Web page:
So your neighbours have a honeybees. Now what? Should you be worried? Will you get stung? Can expect more fruit on my trees? FAQs about the hive next door:
Are honeybees legal in the city? Yes, honeybees are legal in Edmonton, though, they do need to be registered with the City and the Province. Here’s a link to the City of Edmonton’s Urban Beekeeping guidelines. Not from Edmonton? Try googling your city or town.
-Located at least 25m from public spaces (Parks, Churches, schools, etc).
-Located 3m from property line OR behind a 1.5m tall solid fence
-Up to 1 hive and 1 nuc (small hive) per site.
-Good management practices must be adhered to.
-Beekeepers must make their sites open to inspection by animal control
-Adjacent neighbours must be notified (permission is not required)
-Beekeeper must have received training or demonstrate sufficient knowledge
-Hives must be registered with the Province
Are honeybees dangerous? Generally, honeybees are very docile and uninterested in doing anything but collecting nectar, pollen, and propolis (a sticky resin from plants). Though, the odds of being stung aren’t zero (they never were) you’re very unlikely to experience any problems. Generally, the only time honeybees sting is to defend their hive. Most bylaws mandate that hives needs to be at least 3m from the property line or separated by a 1.5m fence. With these guidelines in effect, it’s very unlikely that the hive will fell threatened.
Will there be lots of honeybees in my yard? Probably not. Honeybees are efficient pollinators and forage over very large areas (up to 8km). Though you’ll probably have some visitors to your flowering plants (vegetables, perennials, fruit trees, etc) it’s unlikely that you’ll notice a dramatic increase in bees. Worst case scenario; you may have some surplus fruit to give away in the Fall.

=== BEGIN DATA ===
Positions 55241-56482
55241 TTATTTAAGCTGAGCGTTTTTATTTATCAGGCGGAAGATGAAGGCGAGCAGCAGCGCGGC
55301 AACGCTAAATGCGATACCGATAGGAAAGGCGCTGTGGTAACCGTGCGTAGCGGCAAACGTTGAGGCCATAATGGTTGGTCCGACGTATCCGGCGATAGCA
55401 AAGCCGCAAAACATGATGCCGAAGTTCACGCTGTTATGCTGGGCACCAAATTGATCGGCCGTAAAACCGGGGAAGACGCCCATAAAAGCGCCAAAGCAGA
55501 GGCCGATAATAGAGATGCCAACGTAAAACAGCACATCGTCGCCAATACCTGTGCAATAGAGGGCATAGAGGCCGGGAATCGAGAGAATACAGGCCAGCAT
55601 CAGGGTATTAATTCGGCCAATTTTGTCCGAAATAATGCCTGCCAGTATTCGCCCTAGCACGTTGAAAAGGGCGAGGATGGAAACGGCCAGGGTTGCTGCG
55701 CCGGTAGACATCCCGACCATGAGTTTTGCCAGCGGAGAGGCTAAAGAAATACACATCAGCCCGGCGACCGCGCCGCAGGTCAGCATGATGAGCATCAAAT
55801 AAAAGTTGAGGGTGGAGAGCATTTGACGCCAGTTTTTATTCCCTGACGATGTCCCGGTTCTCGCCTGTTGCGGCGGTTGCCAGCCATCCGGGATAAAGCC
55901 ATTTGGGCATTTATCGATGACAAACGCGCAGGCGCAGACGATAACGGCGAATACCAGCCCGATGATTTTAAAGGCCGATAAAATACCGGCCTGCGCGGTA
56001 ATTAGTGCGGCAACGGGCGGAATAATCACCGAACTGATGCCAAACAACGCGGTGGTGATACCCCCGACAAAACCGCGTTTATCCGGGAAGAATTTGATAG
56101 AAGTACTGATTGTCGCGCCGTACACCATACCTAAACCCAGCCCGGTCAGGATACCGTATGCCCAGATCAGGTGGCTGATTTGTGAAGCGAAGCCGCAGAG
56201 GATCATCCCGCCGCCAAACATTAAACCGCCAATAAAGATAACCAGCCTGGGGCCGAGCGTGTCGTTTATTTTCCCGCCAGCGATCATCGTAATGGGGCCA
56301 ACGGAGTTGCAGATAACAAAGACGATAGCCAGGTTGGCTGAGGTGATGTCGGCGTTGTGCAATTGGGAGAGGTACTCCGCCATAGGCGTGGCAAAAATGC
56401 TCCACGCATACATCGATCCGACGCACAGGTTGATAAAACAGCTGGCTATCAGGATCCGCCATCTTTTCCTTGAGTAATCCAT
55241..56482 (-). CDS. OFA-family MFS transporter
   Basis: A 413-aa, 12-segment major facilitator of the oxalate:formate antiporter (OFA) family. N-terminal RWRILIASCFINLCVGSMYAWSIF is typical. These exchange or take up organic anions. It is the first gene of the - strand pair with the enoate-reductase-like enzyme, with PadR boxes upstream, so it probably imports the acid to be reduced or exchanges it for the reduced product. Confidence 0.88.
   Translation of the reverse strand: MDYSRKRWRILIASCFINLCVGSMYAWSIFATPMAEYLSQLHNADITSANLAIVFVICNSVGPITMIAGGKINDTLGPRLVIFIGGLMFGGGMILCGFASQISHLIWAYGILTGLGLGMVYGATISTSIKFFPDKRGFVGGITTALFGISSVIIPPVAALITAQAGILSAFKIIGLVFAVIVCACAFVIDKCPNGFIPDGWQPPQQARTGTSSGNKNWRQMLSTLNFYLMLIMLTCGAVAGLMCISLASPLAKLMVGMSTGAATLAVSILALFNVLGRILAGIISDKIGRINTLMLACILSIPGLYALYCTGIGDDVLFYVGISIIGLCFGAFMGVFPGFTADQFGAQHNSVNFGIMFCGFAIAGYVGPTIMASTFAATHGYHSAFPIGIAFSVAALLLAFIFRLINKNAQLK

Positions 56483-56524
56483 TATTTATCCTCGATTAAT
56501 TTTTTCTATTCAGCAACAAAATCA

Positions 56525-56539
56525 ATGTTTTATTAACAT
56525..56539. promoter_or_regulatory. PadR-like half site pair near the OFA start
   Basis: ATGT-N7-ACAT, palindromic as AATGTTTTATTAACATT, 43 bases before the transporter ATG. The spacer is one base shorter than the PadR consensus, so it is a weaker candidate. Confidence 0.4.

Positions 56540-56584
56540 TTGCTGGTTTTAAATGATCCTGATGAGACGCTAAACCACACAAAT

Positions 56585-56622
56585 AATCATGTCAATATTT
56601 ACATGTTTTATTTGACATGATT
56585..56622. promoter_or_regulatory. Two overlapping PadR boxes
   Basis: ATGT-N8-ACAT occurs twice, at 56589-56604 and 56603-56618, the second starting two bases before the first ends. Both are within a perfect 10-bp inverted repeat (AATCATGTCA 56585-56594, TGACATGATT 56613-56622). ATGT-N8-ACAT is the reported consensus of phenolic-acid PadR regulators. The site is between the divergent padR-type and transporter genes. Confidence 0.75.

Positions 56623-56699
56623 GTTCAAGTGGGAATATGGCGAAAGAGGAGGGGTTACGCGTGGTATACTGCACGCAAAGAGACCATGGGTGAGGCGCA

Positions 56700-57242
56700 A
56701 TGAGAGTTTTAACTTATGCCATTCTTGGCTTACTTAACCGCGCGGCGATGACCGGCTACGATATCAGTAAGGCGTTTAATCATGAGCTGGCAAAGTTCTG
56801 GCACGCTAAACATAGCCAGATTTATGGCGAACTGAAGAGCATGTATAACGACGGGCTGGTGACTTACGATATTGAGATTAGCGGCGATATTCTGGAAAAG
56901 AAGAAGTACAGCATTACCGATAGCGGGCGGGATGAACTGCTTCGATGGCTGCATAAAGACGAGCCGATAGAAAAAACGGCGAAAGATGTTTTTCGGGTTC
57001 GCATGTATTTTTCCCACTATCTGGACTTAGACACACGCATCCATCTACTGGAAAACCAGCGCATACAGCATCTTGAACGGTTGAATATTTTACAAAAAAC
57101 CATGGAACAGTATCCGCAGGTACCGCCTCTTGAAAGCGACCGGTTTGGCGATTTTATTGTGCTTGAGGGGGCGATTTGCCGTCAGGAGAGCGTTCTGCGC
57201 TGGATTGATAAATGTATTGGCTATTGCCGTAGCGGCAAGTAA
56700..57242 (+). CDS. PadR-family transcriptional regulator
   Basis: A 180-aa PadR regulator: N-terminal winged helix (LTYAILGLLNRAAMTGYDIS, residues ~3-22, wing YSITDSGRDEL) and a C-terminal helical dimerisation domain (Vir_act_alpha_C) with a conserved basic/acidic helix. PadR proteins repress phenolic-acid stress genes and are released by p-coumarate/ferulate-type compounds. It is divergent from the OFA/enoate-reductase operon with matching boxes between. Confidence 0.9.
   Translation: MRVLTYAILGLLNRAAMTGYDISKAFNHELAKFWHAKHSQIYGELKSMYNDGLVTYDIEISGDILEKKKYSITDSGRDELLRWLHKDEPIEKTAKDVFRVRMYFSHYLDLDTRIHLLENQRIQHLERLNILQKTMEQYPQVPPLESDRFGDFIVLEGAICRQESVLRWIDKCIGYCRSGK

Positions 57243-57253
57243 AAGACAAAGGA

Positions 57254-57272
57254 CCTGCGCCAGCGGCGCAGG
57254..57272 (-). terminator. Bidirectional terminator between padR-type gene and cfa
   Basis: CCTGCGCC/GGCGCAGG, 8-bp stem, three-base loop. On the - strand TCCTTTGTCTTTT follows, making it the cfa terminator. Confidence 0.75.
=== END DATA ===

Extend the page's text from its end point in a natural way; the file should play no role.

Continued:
I hear that honeybees are disappearing, if this true? Honeybees are presently experiencing a lot of threats. New pests, diseases, and pesticides have decreased bee populations around the world.
What is a Swarm? A swarm is how honeybees reproduce themselves. When a hive runs out of room, the queen and half of the bees (with as much honey as they can consume) will leave in search of a new hive location. Though ‘swarming’ sounds scary, the bees are extra docile and concerned about finding a new move. Swarming bees will generally settle on a branch and wait for scouting bees to find a suitable home. When a home is found, the bees will leave the branch and fly to their new home. What to do if you see a Swarm.
Are Swarms Common? No…and yes. With good hive management, a beekeeper can ensure that there’s enough room within a hive. When done properly and consistently, a beekeeper can prevent swarms from occurring. That being said, even without backyard bees, swarms do happen in the city. Each year dozens of swarms are reported; some from backyard hives but many from natural hives located within the river valley.